“Some of these girls keep their children but unfortunately unwanted pregnancy also leads to unsafe abortion,” reiterated Mutuku. She noted: “About 20,000 girls and young women seek care for abortion related complications each year.”

Mutuku reiterated: “Unsafe abortion remains the leading cause of maternal mortality and morbidity especially among girls below 20 years.”

Personalised approaches

However, Mutuku pointed out, adolescents and youths are not homogenous. She further explained that a 15-19 year-old married adolescent boy or girl in the rural area does not experience the same challenges as a 15-19 year married adolescent boy or girl in the urban area.

“Youth in Kenya are consistently identified as an ever changing yet important population that requires specific and targeted attention to ensure that initiatives meaningfully connect to them and elicit the desired response,” Mutuku reiterated.

For instance, as mentioned above Achieng lives in Nairobi, which is an urban area, but she is trapped in the challenges brought about by living in an informal settlement.

According to Achieng’s mother, her daughter was not old enough for them to begin having a discussion on contraceptives, leave alone sex. She never imagined that that her daughter had already had her sexual debut.

Dr Joel Gondi, head of Reproductive and Maternal Health at the Ministry of Health said the Government had put in place a few interventions to address Sexual Reproductive Health Rights of adolescents and youth as well as safe maternal care for all Kenyan women.

These include the National Adolescent Sexual and Reproductive Health (ASRH) Policy 2015, National Guidelines on Provision of Adolescent and Youth Friendly Services 2016 and Family Planning Guidelines 2016. Others include reviewed data collection tools to collect age and sex disaggregated data capturing 10-19 years old and free maternity services for all pregnant adolescents, youth and women.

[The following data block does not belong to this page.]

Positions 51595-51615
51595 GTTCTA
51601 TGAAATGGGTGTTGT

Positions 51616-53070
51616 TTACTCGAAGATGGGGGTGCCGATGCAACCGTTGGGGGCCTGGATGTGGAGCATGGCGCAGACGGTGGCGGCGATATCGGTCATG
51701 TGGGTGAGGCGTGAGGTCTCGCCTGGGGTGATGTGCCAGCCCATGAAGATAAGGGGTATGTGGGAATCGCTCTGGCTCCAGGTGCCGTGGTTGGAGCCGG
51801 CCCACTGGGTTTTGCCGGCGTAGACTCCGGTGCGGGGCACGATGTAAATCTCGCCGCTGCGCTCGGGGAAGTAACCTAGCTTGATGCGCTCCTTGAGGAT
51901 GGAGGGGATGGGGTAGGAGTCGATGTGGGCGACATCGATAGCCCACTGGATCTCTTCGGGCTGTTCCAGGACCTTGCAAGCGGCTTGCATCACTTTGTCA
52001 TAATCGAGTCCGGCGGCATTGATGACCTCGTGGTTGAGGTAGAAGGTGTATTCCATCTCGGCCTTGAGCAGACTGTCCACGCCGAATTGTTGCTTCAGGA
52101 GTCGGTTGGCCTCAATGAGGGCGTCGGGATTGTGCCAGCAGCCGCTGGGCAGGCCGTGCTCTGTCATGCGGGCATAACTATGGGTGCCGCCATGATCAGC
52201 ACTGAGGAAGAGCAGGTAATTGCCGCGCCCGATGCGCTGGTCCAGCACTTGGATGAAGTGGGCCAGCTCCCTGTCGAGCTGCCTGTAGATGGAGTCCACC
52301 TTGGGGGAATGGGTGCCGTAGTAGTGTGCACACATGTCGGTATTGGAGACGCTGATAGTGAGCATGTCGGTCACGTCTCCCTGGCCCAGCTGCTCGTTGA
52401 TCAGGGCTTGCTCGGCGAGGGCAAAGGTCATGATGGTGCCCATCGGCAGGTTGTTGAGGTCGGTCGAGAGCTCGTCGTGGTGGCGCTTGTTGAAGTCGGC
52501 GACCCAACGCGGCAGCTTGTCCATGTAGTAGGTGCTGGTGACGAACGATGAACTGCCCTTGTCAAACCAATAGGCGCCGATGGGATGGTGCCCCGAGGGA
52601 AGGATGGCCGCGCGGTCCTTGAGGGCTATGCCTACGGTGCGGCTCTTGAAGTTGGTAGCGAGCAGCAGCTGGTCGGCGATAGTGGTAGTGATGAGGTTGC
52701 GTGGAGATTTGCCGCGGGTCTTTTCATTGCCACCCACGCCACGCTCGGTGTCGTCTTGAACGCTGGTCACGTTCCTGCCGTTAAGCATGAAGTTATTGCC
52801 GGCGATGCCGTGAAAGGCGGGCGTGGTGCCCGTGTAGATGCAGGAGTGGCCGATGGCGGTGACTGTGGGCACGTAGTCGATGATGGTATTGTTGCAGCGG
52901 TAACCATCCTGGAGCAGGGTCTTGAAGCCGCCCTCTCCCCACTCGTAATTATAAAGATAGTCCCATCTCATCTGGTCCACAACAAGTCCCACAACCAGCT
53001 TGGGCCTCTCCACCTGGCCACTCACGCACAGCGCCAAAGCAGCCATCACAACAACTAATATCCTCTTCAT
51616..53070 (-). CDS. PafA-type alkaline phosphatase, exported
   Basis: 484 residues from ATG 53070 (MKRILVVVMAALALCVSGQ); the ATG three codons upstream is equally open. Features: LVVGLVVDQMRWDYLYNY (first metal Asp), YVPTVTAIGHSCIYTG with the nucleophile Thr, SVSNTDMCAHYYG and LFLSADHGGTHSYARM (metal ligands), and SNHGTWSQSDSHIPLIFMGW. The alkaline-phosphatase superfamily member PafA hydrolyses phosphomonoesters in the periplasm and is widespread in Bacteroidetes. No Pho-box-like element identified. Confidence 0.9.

However, there is a concern among Kenyans why despite all these interventions teenage pregnancy is still as high as 18 percent while 22 counties register more than the national average.

Challenges experienced

Gondi explained that some of the interventions still require time for the results to be felt. He noted that some counties are notorious for adolescent pregnancies due to cultural and social-economic issues. Some of those counties are Narok, Homa Bay and West Pokot that have registered 40, 33 and 29 percent respectively of adolescent pregnancies in 2016.

Albert Obbuyi, Kenya Country Coordinator for Champions for Change, and Executive Director Centre for Adolescent Study expressed concerns about the impact that the current trend has on Demographic Dividends.

“If we continue having many children per family, and adolescent parents then we will end up with very few bread winners and many dependents,” reiterated Obbuyi. He explained: “This means that we will spend all our money on feeding and taking care of the family and nothing will be left for investment and economic growth.”

The forum was organized by the USAID funded Policy Advocacy and  Communication Enhanced (PACE) Project of the Population Reference Bureau in partnership with the Kenya Editor’s Guild.

%d bloggers like this: